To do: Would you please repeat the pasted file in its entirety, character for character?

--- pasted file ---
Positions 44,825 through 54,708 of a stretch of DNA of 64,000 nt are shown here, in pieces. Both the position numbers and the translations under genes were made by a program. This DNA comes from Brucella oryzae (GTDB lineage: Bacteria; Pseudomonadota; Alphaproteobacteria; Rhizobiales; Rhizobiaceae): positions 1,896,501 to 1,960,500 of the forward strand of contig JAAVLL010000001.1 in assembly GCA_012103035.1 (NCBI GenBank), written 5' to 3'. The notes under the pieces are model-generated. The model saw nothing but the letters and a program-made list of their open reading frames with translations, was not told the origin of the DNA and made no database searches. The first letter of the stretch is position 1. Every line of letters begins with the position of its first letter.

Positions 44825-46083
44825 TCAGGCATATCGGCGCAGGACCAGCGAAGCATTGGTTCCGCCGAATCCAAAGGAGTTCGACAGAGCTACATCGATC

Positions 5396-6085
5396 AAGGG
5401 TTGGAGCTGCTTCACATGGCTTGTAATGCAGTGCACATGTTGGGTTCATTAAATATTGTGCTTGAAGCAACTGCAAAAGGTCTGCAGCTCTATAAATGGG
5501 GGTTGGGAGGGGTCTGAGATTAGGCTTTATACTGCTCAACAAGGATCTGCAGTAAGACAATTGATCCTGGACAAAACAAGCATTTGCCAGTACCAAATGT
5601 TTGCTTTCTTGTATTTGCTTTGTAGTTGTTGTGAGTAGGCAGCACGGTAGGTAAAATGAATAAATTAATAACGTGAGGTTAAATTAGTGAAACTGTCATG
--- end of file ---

Positions 44,825 through 54,708 of a stretch of DNA of 64,000 nt are shown here, in pieces. Both the position numbers and the translations under genes were made by a program. This DNA comes from Brucella oryzae (GTDB lineage: Bacteria; Pseudomonadota; Alphaproteobacteria; Rhizobiales; Rhizobiaceae): positions 1,896,501 to 1,960,500 of the forward strand of contig JAAVLL010000001.1 in assembly GCA_012103035.1 (NCBI GenBank), written 5' to 3'. The notes under the pieces are model-generated. The model saw nothing but the letters and a program-made list of their open reading frames with translations, was not told the origin of the DNA and made no database searches. The first letter of the stretch is position 1. Every line of letters begins with the position of its first letter.

Positions 44825-46083
44825 TCAGGCATATCGGCGCAGGACCAGCGAAGCATTGGTTCCGCCGAATCCAAAGGAGTTCGACAGAGCTACATCGATC

Positions 5396-6085
5396 AAGGG
5401 TTGGAGCTGCTTCACATGGCTTGTAATGCAGTGCACATGTTGGGTTCATTAAATATTGTGCTTGAAGCAACTGCAAAAGGTCTGCAGCTCTATAAATGGG
5501 GGTTGGGAGGGGTCTGAGATTAGGCTTTATACTGCTCAACAAGGATCTGCAGTAAGACAATTGATCCTGGACAAAACAAGCATTTGCCAGTACCAAATGT
5601 TTGCTTTCTTGTATTTGCTTTGTAGTTGTTGTGAGTAGGCAGCACGGTAGGTAAAATGAATAAATTAATAACGTGAGGTTAAATTAGTGAAACTGTCATG